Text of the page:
New Mercury and Air Toxics Standards in jeopardy

Atlanta, GA 2010

It took 21 years to craft the Mercury and Air Toxics standards (MATS), but in just  two legislative months it can be quashed virtually forever. Powerful polluters in the industries that burn fossil fuels and the Republican majority in Congress, insisting that cleaning the air is a job-killing proposition, may snuff out the act before it can become law.

This isn’t trivial: the mercury, arsenic, lead, cyanide, acid gases and other toxic substances in the air assault the body. Mercury, for example, is a neurotoxin. It damages the brain and nervous system, and is particularly harmful to fetuses, infants and young children because their brains are still developing. MATS is one of the most important rules of the Clean Air Act. It mandates that power plants reduce the emissions of mercury as well as other toxins by 90 percent in the next five years. Implementation of these standards would avert 11,000 premature deaths, 4,700 heart attacks and 130,000 asthma attacks every year.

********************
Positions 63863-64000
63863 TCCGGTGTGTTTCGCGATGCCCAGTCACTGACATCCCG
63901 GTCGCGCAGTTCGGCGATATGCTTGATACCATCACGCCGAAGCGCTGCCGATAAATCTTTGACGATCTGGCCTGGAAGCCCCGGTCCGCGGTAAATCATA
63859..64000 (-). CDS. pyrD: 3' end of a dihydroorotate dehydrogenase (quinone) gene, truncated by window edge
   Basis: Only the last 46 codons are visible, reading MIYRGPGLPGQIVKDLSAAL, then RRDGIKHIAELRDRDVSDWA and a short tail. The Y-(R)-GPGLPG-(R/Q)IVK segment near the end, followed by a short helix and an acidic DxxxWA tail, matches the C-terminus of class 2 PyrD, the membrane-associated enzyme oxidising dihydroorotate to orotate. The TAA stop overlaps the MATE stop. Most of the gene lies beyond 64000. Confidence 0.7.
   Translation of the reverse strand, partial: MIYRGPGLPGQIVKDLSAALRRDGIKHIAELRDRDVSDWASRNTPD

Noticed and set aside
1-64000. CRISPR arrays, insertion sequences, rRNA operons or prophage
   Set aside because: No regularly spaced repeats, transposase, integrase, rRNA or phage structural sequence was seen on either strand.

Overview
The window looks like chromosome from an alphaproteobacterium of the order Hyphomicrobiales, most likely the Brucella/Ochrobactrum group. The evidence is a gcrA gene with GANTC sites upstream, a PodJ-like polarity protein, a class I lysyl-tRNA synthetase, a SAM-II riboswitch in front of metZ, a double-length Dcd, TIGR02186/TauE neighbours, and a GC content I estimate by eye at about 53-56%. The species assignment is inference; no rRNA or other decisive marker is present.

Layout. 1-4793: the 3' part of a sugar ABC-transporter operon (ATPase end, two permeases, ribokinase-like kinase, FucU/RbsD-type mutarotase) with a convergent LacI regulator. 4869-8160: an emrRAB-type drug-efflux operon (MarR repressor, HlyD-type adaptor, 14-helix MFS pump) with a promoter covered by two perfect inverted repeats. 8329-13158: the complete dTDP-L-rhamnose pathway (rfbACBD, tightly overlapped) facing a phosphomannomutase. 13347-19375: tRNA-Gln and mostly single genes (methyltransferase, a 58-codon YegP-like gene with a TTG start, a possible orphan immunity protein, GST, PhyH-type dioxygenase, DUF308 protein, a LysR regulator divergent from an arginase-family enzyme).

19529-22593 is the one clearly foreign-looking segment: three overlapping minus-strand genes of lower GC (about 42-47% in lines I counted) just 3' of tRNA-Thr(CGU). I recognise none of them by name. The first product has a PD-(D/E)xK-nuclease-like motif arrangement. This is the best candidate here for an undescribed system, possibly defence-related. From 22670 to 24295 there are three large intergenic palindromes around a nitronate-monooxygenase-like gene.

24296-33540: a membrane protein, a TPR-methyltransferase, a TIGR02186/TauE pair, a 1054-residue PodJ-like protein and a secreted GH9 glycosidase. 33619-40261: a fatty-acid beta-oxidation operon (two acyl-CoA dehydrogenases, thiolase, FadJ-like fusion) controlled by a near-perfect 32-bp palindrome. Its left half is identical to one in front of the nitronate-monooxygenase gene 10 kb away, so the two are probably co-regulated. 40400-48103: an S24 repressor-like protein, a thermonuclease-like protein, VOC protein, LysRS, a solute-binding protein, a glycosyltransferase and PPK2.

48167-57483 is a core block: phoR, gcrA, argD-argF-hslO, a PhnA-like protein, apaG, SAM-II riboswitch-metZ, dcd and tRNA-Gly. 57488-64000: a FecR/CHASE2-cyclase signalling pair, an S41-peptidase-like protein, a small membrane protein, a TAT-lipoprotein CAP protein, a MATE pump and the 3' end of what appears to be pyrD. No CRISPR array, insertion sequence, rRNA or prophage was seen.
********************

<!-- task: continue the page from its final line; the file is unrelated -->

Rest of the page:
The pending nullification of the the first national standards for mercury pollution from power plants prompted my interview for Women’s Voices for Change with Dominique Browning, co-founder of Moms Clean Air Force, about air pollution and what she’s doing about it. You can do something about it too.

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Filed under Environment, Health, Politics, Women

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